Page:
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MCC bids Hughes farewell

Gay church choir joined by GMCW; Chaka Khan and Meshell Ndegeocello also had recent D.C. appearances

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Metropolitan Community Church of Washington (MCC-D.C.) pulled out all the stops for its Christmas concert this year but even with another diva in the house — guest singer Oleta Adams — it was still Shirli Hughes’ night, as it should have been.

Shirli Hughes at Saturday night's MCC Christmas concert. (Blade photo by Joey DiGuglielmo)

Hughes, the church’s minister of music (and a lesbian), has resigned and Saturday night’s concert was her swan song after a decade running the church’s music program. It felt as though she decided to go out with a bang — the concert was held at the Lincoln Theater (usually all MCC concerts are held at the church) and there were two big guests: Adams and a healthy fraction of the Gay Men’s Chorus of Washington which has its own holiday show the weekend of the 16th (go here for details).

That Adams sang beautifully was almost a given. She owned the stage during a three-song mini-set late in the second half during which she accompanied herself on electric piano with her hit “Get Here” and an exquisite cover of Amy Grant’s “Mary’s Song (Breath of Heaven)” that’s also on Adams’ Christmas album. Initially I thought she sounded too muscular for the tender lullaby but she settled into a moving rendition of the song marked by dead-on phrasing and vocal nuance.

And, of course, I know rehearsal time is often either highly limited or non-existent when you bring in a big-name artist, but it was almost tragic to hear the canned backing vocals on her opening number “Hark the Herald Angels Sing” considering the bounty of choral talent that was sitting back stage. Thankfully she joined them on closing song “Joy to the World” (mostly the Three Dog Night version but not entirely), which gave the concert a less compartmentalized feel among its participants which, prior to that, had been totally insular (the MCC choir didn’t sing a note with the GMCW; they’re much different outfits, of course, but some sort of collaboration would have been refreshing).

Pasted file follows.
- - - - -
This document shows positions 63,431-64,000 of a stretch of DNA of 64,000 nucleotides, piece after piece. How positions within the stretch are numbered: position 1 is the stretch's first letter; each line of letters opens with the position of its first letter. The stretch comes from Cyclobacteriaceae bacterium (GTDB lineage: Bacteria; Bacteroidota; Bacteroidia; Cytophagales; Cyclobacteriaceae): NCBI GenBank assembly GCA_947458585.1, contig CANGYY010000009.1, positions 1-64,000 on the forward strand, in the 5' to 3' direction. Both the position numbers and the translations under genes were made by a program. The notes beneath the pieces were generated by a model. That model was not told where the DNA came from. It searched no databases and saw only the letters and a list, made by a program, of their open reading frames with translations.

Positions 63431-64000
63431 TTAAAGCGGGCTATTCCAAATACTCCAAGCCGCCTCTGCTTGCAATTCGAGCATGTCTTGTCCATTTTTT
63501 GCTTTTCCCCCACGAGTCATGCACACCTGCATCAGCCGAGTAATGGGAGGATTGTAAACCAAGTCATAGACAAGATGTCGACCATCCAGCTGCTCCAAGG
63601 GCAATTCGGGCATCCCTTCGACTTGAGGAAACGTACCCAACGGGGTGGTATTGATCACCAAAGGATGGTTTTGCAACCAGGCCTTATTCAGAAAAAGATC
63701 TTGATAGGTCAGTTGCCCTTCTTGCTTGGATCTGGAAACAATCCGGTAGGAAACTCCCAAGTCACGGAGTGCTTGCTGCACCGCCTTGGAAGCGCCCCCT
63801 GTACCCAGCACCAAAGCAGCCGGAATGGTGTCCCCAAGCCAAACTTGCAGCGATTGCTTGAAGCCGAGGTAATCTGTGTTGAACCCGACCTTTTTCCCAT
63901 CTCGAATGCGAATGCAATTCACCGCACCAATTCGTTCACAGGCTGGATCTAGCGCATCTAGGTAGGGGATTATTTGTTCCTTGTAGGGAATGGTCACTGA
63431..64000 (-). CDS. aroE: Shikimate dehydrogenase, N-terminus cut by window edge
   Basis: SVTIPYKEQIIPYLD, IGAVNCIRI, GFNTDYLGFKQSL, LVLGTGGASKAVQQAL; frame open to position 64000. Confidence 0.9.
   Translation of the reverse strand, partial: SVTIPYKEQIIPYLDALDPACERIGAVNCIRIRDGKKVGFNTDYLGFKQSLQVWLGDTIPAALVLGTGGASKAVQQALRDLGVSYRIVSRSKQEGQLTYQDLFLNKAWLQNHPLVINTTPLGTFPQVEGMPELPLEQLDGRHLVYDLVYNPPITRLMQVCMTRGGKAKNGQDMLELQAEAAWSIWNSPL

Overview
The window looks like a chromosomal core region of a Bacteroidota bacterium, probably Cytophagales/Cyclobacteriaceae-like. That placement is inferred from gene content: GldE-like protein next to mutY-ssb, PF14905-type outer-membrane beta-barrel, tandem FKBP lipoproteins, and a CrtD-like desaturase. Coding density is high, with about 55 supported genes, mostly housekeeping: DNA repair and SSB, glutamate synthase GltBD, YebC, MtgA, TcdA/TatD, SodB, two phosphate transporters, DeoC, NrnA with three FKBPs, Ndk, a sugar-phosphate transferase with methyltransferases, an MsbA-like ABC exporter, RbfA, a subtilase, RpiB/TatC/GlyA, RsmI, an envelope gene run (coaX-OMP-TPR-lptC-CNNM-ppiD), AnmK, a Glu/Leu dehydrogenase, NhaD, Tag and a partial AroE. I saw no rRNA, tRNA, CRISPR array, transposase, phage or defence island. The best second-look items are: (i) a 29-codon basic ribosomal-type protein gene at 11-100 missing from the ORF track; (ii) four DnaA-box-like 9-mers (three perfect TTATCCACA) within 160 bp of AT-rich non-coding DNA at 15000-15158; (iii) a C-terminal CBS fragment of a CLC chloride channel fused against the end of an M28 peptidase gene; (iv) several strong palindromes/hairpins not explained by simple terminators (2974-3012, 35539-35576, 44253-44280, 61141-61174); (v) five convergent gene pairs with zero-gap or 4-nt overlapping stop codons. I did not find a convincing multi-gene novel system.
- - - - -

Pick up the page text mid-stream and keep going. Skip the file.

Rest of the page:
Natalie Carter, left, accompanied by Shirli Hughes, in red. (Blade photo by Joey DiGuglielmo)

The concert, playing to a packed house, was designed to give the church a chance to show off its abundance of talent. Several soloists — especially Marcia Newbill, Gbenimah Slopadoe, Jeffrey Herrell and Yartumo Gborkorquellie — have pro-caliber voices and could be on Broadway or in Los Angeles recording studios if they wished. Equally good, Natalie Carter’s warm, silky solo on “My Sweet Lawd” was understated yet powerful. And old MCC standbys Lisa Carrol, Tanya Harper and Michelle Lanchester (Hughes’ partner) were each in fine voice. Carrol, who possesses a lovely alto timbre, has excelled under Hughes’ guidance and has found new range in her interpretive abilities. And Lanchester, a soul growler who can ad lib with all the passion and fire of any big-name gospel act, sounded better than ever last night. She has, at times, been hampered by muddy acoustics and ill-tempered mics in the MCC sanctuary but last night the balance was perfect. There were some howling mics here and there, sadly, but they were mostly worked out by the time she came on.

Lisa Carrol (Blade photo by Joey DiGuglielmo)